Waist-to-hip ratio is a much better indicator of disease risk and one’s need for weight loss, but it’s not commonly measured in doctor’s offices because it takes more time to do so. It’s not unlike blood pressure, which should be taken in both arms and only after the patient has rested for 5-10 minutes. It should then be repeated before any blood pressure pressure medications are prescribed. This also seldom occurs in actual medical practice.

We settle for these shoddy shortcuts in medical practice – amply detailed in Our Healthcare Sucks – and wonder why our results are so poor.

Medicalizing Overweight

There’s certainly legitimate concern about the vested interests of the huge weight loss and pharmaceutical industries in perpetuating our cultural obsession with body weight, as noted in this Psychology Today article.

What’s actually occurring in our population, however, is a divergence to the extremes of underweight and morbid obesity, as reported in this Medical News Today story. The former is more a consequence of wasting diseases that have already set in, while the latter raises the risk of premature death by 29%, according to even the lax standards of this latest research (it’d be higher if the baseline were adjusted as suggested above).

BMI is at best another crude measure like solo blood pressure readings. They can both prove meaningless without follow-up measurements to confirm or refute whether there’s cause for concern – and whether weight loss is a viable prevention priority for both.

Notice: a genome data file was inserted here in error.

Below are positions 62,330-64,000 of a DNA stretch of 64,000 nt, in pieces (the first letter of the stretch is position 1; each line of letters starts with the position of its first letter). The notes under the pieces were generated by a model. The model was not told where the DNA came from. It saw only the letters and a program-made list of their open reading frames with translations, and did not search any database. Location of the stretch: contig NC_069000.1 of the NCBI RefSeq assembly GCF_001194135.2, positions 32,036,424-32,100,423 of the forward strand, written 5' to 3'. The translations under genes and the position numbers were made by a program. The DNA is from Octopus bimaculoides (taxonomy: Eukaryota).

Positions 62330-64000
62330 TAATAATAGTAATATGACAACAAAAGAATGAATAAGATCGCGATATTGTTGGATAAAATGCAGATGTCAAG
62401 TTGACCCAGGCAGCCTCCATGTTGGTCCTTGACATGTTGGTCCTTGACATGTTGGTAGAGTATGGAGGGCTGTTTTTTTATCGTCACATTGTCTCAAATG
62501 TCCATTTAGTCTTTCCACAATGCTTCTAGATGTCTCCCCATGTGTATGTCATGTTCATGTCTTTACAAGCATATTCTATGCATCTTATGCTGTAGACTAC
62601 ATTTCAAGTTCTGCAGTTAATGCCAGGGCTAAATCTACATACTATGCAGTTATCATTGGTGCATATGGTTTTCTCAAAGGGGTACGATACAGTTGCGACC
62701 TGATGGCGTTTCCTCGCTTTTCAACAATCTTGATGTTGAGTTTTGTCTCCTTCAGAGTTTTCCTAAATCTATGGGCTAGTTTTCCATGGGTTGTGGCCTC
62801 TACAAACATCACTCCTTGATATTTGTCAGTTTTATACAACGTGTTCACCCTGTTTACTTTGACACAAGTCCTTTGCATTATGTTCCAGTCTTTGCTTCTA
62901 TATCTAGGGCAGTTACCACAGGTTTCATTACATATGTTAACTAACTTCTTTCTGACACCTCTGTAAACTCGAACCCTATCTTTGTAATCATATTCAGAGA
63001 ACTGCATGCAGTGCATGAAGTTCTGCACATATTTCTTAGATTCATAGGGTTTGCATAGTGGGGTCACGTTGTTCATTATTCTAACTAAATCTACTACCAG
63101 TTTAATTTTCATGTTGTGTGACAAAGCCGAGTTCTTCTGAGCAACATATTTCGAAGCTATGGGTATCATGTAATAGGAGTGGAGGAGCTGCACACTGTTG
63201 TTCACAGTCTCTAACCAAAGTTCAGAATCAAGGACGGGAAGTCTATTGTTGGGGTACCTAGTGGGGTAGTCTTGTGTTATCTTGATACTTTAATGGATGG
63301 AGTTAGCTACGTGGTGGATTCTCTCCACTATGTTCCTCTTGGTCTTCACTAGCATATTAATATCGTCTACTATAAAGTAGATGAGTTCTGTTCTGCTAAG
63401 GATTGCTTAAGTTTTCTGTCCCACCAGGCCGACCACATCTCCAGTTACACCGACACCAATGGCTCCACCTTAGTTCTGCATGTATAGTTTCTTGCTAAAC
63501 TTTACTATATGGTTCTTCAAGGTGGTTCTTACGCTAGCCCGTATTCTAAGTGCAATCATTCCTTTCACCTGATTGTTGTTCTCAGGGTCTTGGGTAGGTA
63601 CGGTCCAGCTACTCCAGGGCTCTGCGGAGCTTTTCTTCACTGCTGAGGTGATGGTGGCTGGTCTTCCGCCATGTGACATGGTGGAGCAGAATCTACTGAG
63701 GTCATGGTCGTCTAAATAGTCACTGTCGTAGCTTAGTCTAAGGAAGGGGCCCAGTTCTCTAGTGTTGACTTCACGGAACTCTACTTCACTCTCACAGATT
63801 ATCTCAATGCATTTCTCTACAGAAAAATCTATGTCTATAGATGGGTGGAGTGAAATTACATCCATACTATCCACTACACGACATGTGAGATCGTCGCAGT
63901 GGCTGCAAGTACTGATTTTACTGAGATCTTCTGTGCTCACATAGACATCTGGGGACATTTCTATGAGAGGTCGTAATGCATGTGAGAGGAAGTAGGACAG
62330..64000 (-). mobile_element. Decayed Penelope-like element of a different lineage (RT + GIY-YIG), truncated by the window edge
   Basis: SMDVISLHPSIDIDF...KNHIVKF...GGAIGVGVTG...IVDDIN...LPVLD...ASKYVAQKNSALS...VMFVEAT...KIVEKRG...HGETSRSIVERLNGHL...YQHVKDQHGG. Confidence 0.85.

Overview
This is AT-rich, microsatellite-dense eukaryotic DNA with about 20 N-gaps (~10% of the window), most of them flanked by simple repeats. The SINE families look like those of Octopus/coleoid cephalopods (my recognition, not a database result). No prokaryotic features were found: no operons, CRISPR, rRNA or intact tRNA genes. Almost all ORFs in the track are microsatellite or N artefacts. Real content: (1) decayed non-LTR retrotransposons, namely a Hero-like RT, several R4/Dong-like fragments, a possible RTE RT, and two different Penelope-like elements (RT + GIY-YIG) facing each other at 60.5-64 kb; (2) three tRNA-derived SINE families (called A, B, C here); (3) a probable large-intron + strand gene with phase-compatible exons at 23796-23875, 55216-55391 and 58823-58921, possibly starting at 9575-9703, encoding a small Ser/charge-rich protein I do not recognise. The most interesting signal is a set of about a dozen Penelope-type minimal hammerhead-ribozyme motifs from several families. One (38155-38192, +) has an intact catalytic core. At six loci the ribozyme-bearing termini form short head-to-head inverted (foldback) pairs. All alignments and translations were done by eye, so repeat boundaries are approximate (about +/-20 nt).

But neither is this bogus analysis that compares overweight individuals with normal and underweight individuals any real comfort for the overweight. Many of those who are overweight have excess visceral belly fat, or pot bellies.

It used to be thought that excess body fat was just passively stored in the body. More recent research has proven, however, that visceral belly fat functions like an active organ – emitting dangerous disease-promoting cytokine proteins that promote inflammation and damage nearby vital organs, including the heart.

If that’s you, forget all these pseudo-scientific studies that offer false comfort and start losing what I call the “plot belly”. Just don’t fall for the “lose belly fat fast” promotions we’re constantly barraged with  (see “Weight Loss: Too Much, Too Fast Increases Disease Risk“).

It’s not that hard. Thankfully, it’s usually the first to go when you lose even a little excess weight.

Why not get started this weekend, so when you return for Part 2 of this series of posts on Monday (you will return, won’t you?), you’ll feel really good about yourself?

Walk a little further, climb a few extra stairs, eat a little less – it ain’t rocket science…

Be sure to return for Part 2 – “Belly Fat – The Enemy Within
– or sign up below to be notified when it’s published

[kc_background type=”1″]And don’t forget to comment below[/kc_background]

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20 Awesome Comments So Far

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  1. Jenny
    May 7, 2014 at 8:50 am #

    BMI is such a ridiculous gauge of someone’s health. So many more factors to consider!

  2. Joseph Miles
    January 15, 2014 at 10:25 am #

    That’s true, it must be balance and healthy. watch what we eat and exercise.

  3. Bill
    August 24, 2013 at 10:34 pm #

    I have to agree that garbage in and garbage out. The old saying of you are what you eat is true. I am an ex athlete who used to eat whatever i wanted. Those days are over. If you change your mindset to think eating “healthy” versus “diet” then you can succeed at making changes. My wife and I now eat organic and walk 3-4 times per week and what a difference in not only how we feel, but our health as well. thanks for the great article.

  4. karen
    August 23, 2013 at 8:21 pm #